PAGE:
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Quick Takes: Critic of Colleges Loses Primary, Calif. Regents Back President, Management Wins Career Ed Vote, Dartmouth Help for Grad Students, BU Bars Sudan Stocks, UNLV's Pick, FBI Raid, Doonesbury's College Poll, NCAA Rejects McMurry 'Indians'

Quick Takes: Critic of Colleges Loses Primary, Calif. Regents Back President, Management Wins Career Ed Vote, Dartmouth Help for Grad Students, BU Bars Sudan Stocks, UNLV's Pick, FBI Raid, Doonesbury's College Poll, NCAA Rejects McMurry 'Indians'
May 19, 2006
  • Rep. Gibson Armstrong, who led efforts in the Pennsylvania House of Representatives to create a special committee to study higher education -- and then led that committee this year -- lost a Republican primary election on Tuesday to seek re-election. Armstrong charged that many colleges engaged in politically correct treatment of students and faculty members and his inquiries were sympathetic to David Horowitz's "Academic Bill of Rights" movement, much to the consternation of many academics in the state, who said that the creation of a special committee to investigate them was offensive. Armstrong was defeated on a primary day in which several Republican incumbents were ousted -- over issues having nothing to do with higher education. But Armstrong's opponent -- a conservative college student -- told the Free Exchange on Campus blog that he didn't see the need for the hearings Armstrong held.
  • A day after Robert C. Dynes, president of the University of California system, apologized repeatedly for problems and controversies involving executive compensation, the Board of Regents issued a statement backing him -- and also pledging more oversight. Prior to this week's meeting, there had been speculation in California that Dynes was vulnerable to losing his job. Dynes took responsibility for the problems in a "frank discussion" with the board, the statement said. "We are convinced that he understands the dimension of the problem, the context in which these problems occurred, and the institutional barriers that must be overcome to ensure lasting reform," the statement said.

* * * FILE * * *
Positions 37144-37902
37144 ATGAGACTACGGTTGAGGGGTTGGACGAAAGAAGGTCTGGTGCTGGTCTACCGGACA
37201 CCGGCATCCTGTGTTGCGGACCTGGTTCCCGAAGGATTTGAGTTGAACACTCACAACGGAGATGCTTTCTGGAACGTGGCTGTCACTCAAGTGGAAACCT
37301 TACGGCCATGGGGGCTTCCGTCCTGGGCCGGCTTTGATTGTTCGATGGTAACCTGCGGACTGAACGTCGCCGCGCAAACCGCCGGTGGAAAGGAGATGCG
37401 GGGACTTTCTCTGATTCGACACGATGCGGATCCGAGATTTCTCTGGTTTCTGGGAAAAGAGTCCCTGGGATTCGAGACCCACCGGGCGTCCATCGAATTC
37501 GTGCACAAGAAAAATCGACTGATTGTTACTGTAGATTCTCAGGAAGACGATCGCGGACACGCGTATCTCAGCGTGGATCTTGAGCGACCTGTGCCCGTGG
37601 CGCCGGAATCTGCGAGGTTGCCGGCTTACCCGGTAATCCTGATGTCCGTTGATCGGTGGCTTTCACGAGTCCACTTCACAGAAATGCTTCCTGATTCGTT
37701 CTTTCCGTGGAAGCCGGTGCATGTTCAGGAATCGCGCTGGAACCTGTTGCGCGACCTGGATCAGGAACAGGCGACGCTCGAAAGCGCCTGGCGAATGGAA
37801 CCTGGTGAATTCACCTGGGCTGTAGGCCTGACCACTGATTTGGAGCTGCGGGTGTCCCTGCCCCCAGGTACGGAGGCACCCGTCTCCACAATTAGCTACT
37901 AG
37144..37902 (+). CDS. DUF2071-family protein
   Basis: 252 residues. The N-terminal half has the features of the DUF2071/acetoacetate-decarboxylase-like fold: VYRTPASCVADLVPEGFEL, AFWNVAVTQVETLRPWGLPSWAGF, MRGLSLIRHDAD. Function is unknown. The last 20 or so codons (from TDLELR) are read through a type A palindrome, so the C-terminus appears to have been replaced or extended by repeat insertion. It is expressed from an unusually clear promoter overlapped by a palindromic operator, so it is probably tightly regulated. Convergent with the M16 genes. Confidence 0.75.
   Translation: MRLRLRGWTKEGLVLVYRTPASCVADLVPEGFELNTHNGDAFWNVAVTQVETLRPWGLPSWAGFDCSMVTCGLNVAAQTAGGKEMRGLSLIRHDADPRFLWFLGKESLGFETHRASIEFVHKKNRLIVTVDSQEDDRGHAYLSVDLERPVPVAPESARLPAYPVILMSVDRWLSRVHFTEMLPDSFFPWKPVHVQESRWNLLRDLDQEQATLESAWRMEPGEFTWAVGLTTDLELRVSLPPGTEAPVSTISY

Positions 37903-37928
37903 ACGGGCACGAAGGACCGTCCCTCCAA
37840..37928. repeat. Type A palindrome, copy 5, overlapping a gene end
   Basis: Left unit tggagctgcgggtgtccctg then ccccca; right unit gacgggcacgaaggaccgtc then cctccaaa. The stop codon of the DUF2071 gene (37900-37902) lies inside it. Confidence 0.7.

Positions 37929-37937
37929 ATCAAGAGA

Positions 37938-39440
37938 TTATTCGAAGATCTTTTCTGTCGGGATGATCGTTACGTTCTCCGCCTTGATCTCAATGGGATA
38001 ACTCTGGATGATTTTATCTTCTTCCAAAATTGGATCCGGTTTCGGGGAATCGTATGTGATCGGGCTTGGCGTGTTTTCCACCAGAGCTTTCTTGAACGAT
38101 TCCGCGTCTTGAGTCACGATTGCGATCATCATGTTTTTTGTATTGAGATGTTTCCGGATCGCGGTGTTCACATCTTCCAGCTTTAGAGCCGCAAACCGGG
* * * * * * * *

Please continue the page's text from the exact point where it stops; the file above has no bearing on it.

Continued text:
• Career Education Corporation's shareholders appear to have voted to endorse a slate of three board candidates put forward by the company's current management, rejecting a challenge from a dissident stockholder, R. Steven Bostic, the company announced after Thursday's annual meeting.
  • Dartmouth College graduate students who are primary care providers will receive their full stipends and health benefits for 12 weeks following the birth or adoption of a child, under a new policy announced this week.
  • Boston University has joined the growing number of institutions that will not invest in companies doing business with links to the government in Sudan. Institutions are adopting divestment policies because of the government's role in the genocide in Darfur.
  • The Nevada System of Higher Education's Board of Regents on Thursday unanimously selected David B. Ashley, executive vice chancellor and provost of the University of California at Merced, as president of the University of Nevada at Las Vegas. The candidate originally nominated by a regent search committee, Lieut. Gen. William B. Lennox Jr., superintendent of the U.S. Military Academy, withdrew last weekend amid faculty criticism.
  • Federal Bureau of Investigation agents raided a dean's office at the University of Medicine and Dentistry of New Jersey Wednesday, acting on a tip that documents in an ongoing investigation of corruption were being shredded, The Star-Ledger reported.
  • After a brief moment when it looked like Cornell University had a lock on attracting the (fictional) Alex Doonesbury to its next class of freshmen, her choice remains undecided. More than 150,000 people have cast votes in an unscientific straw poll about where she should enroll. Massachusetts Institute of Technology is in the lead.
  • A staff review by the National Collegiate Athletic Association has rejected McMurry University's arguments on behalf of keeping the team name "Indians," despite the NCAA's objections to the use of Native American symbols and imagery. The Texas university had noted that the team name was intended to honor the Kaw Indian nation, but the NCAA found that "good intentions" do not negate the negative stereotypes promoted by such team names.
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